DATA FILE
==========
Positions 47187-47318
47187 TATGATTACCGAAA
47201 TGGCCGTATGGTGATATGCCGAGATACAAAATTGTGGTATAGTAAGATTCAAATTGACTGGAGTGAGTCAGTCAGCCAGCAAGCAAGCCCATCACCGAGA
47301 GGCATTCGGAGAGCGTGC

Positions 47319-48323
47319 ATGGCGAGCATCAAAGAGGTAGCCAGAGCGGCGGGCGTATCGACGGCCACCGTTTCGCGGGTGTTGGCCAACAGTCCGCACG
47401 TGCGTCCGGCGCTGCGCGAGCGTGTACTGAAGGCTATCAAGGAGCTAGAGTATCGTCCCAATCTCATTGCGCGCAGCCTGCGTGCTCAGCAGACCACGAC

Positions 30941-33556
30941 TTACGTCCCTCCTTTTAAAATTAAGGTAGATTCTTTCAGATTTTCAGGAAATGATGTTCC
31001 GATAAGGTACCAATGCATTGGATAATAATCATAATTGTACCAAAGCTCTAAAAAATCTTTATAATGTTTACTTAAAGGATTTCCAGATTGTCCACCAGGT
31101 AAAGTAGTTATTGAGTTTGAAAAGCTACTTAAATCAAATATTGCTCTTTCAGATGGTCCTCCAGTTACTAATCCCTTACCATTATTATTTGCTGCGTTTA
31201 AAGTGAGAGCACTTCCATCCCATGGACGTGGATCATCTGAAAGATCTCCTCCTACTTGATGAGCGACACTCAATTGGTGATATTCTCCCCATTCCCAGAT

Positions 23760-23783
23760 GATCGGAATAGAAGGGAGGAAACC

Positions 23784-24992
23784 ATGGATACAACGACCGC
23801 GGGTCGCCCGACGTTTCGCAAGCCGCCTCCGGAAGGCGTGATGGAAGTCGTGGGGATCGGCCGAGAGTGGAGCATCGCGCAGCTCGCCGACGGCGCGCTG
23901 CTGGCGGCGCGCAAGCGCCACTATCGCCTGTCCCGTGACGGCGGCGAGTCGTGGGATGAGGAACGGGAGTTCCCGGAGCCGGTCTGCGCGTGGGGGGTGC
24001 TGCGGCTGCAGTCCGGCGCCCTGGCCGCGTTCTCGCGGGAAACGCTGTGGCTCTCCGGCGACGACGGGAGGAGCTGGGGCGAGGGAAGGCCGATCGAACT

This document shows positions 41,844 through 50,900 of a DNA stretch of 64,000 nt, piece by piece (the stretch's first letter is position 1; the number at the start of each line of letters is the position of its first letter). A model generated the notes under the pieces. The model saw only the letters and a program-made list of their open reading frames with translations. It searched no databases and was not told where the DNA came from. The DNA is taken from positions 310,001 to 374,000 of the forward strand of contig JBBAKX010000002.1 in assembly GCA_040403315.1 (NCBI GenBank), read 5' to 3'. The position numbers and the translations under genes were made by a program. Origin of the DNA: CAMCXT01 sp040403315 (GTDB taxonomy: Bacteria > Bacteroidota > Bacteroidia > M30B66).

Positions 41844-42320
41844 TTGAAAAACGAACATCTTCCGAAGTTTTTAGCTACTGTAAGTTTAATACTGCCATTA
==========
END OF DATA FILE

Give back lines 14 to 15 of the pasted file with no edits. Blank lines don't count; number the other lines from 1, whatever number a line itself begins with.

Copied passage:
23760 GATCGGAATAGAAGGGAGGAAACC

Positions 23784-24992